CARS.COM — In-car heatstroke has claimed the lives of 739 children since 1998, according to scientists at NoHeatstroke.org, and car manufacturers are increasingly taking notice. Hyundai is the latest, with a system designed to detect a child inadvertently left behind in a car. The Rear Occupant Alert system uses an ultrasonic sensor to monitor the backseat, helping to detect the movements of children. Let’s take a closer look at how this monitor system works to help parents keep track of kids in the car.
Car computers and technology are constantly evolving, and manufactures are always looking for new ways to make their vehicles safer. Now instead of just being able to monitor whether someone is in a seat using sensors that detect weight, Hyundai has a more advanced solution to help the tragedy that can occur when a child is left in the backseat. The Rear Occupant Alert system uses ultrasonic sensors that detect movement to help prevent drivers from forgetting a child in the back seat.
If a child is detected, the system reminds the driver to check the backseat via a message on the instrument cluster’s LCD monitor in front of the steering wheel. Hyundai realizes that sometimes a display on the LCD monitor may not be enough. If movement is still detected after the driver exits the vehicle, the system will honk the horn, flash the lights and send a Blue Link alert to the driver’s smartphone via Hyundai’s Blue Link connected car system. This computer system will also help prevent cases of children accidentally locking themselves in a car, another dangerous accident that can lead to heatstroke. While child death in a car is not extremely common, Hyundai believes that even if just one child is saved by the display on the LCD monitor, the technology is well worth the price.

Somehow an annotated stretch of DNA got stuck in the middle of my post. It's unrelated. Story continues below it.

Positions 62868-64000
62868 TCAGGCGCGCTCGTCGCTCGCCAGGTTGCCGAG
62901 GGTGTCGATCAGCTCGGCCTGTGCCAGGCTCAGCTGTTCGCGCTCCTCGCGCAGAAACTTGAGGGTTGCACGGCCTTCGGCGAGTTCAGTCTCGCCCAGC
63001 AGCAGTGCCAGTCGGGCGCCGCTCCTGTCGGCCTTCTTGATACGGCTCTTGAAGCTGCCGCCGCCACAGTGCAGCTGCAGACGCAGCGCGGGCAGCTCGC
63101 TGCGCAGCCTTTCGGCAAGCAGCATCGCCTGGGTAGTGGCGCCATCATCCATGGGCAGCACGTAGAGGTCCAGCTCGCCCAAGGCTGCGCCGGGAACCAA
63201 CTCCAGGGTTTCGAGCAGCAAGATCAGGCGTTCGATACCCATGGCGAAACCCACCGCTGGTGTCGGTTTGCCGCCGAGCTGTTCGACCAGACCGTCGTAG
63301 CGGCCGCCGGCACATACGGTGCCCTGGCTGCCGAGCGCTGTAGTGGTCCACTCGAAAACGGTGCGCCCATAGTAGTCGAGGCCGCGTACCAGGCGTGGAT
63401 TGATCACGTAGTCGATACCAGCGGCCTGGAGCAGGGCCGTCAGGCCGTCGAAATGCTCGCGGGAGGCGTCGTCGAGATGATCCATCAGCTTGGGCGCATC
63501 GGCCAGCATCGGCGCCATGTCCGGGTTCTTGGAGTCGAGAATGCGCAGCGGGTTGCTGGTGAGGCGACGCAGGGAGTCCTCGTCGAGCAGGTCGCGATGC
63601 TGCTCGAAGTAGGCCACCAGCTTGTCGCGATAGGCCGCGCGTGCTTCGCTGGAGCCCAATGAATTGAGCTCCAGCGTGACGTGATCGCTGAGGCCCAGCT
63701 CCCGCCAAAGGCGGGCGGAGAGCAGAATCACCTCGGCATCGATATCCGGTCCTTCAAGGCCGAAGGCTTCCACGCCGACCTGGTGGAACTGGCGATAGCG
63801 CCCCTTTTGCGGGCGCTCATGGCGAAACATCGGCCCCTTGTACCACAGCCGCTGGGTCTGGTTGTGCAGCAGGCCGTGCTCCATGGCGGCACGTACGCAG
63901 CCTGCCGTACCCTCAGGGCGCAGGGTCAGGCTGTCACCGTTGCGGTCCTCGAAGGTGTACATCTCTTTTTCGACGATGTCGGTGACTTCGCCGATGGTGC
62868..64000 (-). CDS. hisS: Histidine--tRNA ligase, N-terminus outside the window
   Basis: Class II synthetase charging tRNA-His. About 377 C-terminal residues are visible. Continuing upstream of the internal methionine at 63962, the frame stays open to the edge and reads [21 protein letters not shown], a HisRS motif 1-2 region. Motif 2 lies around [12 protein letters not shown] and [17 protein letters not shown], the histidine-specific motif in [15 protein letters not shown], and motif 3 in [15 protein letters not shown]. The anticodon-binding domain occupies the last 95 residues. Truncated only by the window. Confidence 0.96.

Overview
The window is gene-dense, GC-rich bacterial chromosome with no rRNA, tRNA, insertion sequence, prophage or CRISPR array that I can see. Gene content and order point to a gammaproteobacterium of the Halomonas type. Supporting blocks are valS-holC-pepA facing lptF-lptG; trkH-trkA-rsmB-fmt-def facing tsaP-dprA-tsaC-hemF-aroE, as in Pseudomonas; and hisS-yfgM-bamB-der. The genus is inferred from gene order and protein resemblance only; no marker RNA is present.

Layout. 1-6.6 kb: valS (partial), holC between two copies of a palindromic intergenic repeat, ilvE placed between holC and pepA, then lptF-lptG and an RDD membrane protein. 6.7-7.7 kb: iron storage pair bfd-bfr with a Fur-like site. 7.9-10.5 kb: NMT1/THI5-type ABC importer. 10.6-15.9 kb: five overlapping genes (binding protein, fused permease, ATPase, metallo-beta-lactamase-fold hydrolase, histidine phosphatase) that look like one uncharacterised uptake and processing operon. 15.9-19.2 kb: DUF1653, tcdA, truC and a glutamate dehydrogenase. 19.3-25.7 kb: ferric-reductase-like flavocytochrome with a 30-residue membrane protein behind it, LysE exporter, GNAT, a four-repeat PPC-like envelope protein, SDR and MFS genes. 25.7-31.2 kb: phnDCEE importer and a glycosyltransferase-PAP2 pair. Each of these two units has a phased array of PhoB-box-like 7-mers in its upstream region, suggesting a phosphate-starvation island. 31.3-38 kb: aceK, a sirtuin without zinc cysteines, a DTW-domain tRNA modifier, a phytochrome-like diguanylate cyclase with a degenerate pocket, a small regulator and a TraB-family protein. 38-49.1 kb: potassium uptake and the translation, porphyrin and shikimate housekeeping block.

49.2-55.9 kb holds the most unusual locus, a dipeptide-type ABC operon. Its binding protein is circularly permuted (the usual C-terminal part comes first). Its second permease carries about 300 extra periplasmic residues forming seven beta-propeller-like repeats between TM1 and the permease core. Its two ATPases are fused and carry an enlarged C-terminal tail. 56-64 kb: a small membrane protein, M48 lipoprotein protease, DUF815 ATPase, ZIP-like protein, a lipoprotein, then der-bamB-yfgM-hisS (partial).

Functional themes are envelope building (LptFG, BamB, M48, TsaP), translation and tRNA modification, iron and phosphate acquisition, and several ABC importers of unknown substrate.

According to safety advocacy group KidsandCars.org, a child’s body overheats three to five times faster than an adult’s, and heatstroke occurs when the body’s temperature exceeds 104 degrees and the body’s organs begin to shut down; death usually occurs at 107 degrees. Most of these deaths are an accident, and the common theme among them is that caregivers are distracted by a change in routine and tired. The price of forgetting a child in the backseat is much more than the cost of investing in technology to prevent these deadly disasters.